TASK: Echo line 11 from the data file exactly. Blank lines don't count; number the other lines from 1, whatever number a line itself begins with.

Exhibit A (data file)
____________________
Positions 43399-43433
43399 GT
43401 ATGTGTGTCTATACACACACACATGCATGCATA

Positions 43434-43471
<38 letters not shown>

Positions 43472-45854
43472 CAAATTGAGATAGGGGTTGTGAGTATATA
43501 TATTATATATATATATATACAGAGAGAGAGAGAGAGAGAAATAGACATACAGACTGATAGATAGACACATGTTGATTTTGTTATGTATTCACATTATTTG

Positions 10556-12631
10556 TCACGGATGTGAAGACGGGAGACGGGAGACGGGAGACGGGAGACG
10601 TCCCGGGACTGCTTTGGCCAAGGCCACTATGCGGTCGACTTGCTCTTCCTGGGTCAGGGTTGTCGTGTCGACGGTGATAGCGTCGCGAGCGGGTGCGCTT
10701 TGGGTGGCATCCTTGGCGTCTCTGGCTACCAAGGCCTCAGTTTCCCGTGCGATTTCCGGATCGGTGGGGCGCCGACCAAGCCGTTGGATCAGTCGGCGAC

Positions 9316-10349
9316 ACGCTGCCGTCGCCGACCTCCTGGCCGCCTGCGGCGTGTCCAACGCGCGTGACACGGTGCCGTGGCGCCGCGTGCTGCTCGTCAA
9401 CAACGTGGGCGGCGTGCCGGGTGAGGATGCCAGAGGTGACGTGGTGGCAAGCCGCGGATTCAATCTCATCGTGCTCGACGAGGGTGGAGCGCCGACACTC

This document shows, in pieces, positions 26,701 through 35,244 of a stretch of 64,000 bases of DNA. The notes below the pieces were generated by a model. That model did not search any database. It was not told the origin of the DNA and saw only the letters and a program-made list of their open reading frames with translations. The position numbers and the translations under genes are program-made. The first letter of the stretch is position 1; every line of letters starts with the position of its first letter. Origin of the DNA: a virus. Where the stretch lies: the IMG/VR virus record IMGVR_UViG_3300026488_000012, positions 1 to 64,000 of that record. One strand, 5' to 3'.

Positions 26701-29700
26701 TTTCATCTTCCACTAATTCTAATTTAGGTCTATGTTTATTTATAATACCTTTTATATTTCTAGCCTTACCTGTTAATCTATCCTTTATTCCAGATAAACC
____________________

10601 TCCCGGGACTGCTTTGGCCAAGGCCACTATGCGGTCGACTTGCTCTTCCTGGGTCAGGGTTGTCGTGTCGACGGTGATAGCGTCGCGAGCGGGTGCGCTT